Return to the Old House Forum | Post a Follow-Up

 o
Is there a history/meaning to a red front door?

Posted by tanama (My Page) on
Sun, Jan 22, 06 at 11:50

We see that a lot of old (and new) houses at least currently have red front doors, even if there is no other red trim on the house.

Other than it's supposedly a good thing according to the rules of Feng Shui, is there any other symbolism or history to red front doors?

When did they become popular?

Are they appropriate for a house built in the 1840's? If so, what colors would be appropriate for the rest of the house, other than all white which we're not considering as an option?


Follow-Up Postings:

 o
RE: Is there a history/meaning to a red front door?

The following are notes from 1844 source. Sorry I can't recall where I got them.
...most frequently employed tints were grey, pea, sea and olive green and fawn.These were readily mixed from a narrow range of pigments on the spot using colors such as Prussian blue, yellow ochre and burnt umber. Later ready mixed paints became available but there was still a shortage of colorfast pigments.Bright reds, purples, yellows blues and blue-greens tended to fade quickly. The normal Victorian range included black, white,and cream, dark reds, browns and ochres of all shades and a wide variety of greens.
From 1840 thre 1860s house colors followed Downing's lead and were in soft drab or natural earth tone colors.
Of course white was always popular because it was cheap.
I think the red door thing is a fairly recent thing that came in sometime in the last 15 years or so ago. I can remember when all of a sudden all the home improvement shows and magazines started showing red doors.


 o
RE: Is there a history/meaning to a red front door?

Thanks!! I figured it was more of a new thing, but wasn't sure. Since my partner loves the whole red-door thing, we may still try to work out a color scheme that is more earth tones, but that uses perhaps a darker reddish-brown as an accent color that we can use on the door.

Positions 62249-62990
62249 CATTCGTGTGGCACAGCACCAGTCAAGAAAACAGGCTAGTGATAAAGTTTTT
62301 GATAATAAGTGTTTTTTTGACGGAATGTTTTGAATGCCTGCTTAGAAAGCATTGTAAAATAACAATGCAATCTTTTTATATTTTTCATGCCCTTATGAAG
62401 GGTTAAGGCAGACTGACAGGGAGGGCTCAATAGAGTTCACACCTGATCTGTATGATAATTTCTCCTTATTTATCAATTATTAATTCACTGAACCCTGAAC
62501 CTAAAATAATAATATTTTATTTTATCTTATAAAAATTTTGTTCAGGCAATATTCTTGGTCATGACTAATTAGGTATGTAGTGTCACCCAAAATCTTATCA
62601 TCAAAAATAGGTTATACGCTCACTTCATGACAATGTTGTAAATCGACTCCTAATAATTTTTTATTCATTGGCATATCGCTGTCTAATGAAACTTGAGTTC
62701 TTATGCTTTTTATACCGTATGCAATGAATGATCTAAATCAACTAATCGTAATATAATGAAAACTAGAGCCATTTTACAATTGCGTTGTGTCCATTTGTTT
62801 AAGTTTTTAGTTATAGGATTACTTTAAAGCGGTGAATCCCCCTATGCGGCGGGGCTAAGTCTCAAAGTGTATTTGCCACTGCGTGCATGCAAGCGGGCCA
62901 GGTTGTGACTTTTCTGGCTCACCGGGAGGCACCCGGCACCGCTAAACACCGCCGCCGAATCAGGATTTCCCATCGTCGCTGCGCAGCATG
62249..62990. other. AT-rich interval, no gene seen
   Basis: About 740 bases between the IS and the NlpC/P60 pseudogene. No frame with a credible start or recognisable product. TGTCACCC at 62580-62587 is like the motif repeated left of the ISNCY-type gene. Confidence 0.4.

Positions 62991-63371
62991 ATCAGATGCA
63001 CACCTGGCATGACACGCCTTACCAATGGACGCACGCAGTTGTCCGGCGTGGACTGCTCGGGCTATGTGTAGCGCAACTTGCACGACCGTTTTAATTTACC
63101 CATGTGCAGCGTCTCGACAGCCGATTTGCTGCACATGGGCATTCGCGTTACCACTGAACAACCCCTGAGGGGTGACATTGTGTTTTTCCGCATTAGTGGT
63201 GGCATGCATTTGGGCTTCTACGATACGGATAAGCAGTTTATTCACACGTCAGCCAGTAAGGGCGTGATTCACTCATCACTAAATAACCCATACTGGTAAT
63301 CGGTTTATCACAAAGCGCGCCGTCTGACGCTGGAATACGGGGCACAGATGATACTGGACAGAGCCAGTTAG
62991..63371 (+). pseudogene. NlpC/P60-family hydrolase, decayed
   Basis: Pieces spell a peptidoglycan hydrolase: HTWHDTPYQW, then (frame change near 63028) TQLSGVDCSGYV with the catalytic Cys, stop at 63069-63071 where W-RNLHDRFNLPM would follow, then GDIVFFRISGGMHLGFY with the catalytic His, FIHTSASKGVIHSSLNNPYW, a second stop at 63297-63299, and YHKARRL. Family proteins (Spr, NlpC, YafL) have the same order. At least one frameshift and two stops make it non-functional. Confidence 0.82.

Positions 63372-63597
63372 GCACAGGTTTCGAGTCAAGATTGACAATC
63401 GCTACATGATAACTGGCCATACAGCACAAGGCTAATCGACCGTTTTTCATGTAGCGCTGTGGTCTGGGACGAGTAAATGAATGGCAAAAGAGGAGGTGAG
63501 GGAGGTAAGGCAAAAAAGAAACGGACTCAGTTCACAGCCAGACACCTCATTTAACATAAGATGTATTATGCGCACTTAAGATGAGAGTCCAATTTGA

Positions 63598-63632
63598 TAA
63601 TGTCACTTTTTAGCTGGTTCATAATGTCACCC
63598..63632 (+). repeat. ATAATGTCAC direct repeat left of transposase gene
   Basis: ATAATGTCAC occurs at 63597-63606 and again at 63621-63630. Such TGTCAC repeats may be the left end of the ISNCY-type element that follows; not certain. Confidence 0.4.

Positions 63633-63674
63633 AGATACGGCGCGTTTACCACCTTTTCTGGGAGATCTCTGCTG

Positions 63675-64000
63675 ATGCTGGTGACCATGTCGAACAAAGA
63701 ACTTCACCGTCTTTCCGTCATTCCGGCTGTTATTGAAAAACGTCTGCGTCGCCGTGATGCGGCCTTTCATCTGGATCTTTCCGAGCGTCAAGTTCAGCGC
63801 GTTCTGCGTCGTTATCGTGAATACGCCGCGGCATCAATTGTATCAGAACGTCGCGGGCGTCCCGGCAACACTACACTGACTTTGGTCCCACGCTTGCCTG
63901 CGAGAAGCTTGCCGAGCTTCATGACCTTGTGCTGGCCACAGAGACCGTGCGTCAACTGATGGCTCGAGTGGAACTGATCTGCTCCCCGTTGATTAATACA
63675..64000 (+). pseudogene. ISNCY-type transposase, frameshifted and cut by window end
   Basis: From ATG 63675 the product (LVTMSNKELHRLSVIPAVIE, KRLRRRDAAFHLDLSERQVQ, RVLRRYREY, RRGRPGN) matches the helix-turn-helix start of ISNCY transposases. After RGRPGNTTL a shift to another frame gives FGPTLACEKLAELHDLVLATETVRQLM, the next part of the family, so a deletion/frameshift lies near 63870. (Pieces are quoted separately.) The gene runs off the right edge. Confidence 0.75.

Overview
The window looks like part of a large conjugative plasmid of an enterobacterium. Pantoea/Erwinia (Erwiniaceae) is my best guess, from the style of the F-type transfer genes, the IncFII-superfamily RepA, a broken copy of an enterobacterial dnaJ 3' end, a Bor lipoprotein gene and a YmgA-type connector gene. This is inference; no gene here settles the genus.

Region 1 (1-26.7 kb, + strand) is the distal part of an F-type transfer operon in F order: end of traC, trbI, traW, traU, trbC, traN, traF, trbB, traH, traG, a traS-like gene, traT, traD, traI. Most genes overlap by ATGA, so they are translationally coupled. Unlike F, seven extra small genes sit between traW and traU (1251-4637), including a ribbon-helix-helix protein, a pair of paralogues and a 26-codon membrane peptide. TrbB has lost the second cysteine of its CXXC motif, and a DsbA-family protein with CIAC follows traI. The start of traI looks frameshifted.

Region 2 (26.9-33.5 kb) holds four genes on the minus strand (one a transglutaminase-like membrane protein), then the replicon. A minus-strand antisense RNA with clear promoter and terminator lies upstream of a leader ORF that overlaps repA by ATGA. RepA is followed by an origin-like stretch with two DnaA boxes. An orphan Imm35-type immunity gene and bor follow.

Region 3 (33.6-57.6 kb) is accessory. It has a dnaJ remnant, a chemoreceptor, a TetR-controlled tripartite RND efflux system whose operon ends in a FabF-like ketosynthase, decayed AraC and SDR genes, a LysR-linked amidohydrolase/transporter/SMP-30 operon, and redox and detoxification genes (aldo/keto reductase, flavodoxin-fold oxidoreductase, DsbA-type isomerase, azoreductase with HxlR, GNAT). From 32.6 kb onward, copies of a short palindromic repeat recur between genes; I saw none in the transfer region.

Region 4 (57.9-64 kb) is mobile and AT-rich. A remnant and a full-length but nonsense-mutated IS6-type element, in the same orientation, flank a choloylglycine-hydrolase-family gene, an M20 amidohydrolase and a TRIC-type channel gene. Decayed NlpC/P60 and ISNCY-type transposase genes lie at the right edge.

o
RE: Is there a history/meaning to a red front door?

Red is out.
Black is the new red.


 o
RE: Is there a history/meaning to a red front door?

It must be older than that... my Grandmother had a red front door on her house.. and that was ohhhhhhhhh 40+ years ago. Perhaps she was just ahead of her time but I think it has something to do with a sign of welcome. The same is true for the pineapple motif. hmmmmmmmm.. I am going to have to go dig out a book that my kids have. It's about the Underground railroad, there is something in there about painted doors.......

maddiemom


 o
RE: Is there a history/meaning to a red front door?

In China, it's tradition to paint the front door red before the new year, to invite good luck and happiness.

In Catholocism, the red door on a chapel symbolized the blood of christ, and other martyrs, to signify that the ground beyond the door (inside the church) was holy, and a sanctuary from physical and spiritual evils.

In Ireland, front doors are painted red to ward-off ghosts and evil spirits.

People have been painting their doors red for quite some time. I don't think having a red door would necessarily be out-of-context on an older house.

I think there may be other origins of this tradition as well. Russian tradition comes to mind, but I'm not sure...


 o
RE: Is there a history/meaning to a red front door?

And red still fades faster than other colors.


 o
RE: Is there a history/meaning to a red front door?